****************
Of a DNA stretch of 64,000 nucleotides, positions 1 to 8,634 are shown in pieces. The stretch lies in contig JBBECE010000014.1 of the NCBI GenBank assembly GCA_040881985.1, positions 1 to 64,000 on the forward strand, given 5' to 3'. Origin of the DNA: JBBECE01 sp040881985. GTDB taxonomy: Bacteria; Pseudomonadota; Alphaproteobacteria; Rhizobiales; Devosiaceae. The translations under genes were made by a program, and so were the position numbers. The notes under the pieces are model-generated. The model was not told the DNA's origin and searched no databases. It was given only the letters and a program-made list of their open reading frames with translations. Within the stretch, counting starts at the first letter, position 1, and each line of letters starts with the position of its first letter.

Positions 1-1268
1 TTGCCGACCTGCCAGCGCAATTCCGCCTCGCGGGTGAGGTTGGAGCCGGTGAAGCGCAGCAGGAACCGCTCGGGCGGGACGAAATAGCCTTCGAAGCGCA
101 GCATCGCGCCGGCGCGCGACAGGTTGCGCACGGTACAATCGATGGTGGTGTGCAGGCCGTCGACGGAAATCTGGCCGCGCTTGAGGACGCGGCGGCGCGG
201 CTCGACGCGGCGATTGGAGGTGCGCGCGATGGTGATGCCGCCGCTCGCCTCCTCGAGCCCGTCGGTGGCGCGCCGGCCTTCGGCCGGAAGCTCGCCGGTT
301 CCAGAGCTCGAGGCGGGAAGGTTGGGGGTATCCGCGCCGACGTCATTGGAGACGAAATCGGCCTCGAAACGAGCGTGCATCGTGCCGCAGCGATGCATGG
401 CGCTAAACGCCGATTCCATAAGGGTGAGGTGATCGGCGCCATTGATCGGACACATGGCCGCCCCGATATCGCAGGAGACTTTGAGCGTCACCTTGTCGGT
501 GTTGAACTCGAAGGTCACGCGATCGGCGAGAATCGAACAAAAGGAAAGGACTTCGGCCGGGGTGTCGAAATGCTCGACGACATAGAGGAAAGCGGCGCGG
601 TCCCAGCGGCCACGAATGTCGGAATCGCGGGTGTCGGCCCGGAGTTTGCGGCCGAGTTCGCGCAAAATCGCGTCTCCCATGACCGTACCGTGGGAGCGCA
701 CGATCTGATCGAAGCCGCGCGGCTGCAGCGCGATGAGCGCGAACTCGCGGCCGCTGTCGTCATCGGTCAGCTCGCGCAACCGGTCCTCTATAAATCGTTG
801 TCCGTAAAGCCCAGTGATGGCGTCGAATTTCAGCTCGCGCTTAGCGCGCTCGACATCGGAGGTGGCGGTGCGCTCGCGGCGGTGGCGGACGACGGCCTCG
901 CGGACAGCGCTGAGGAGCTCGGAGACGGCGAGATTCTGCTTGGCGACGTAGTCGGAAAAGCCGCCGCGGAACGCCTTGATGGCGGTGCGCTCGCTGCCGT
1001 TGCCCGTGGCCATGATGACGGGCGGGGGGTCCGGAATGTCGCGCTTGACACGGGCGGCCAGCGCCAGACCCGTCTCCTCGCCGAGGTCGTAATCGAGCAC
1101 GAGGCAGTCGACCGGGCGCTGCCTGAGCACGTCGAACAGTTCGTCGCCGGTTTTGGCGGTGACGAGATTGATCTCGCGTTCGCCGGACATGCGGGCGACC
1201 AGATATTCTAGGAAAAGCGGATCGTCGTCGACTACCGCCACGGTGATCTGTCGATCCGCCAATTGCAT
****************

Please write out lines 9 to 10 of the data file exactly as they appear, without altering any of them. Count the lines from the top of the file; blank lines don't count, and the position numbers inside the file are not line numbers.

601 TCCCAGCGGCCACGAATGTCGGAATCGCGGGTGTCGGCCCGGAGTTTGCGGCCGAGTTCGCGCAAAATCGCGTCTCCCATGACCGTACCGTGGGAGCGCA
701 CGATCTGATCGAAGCCGCGCGGCTGCAGCGCGATGAGCGCGAACTCGCGGCCGCTGTCGTCATCGGTCAGCTCGCGCAACCGGTCCTCTATAAATCGTTG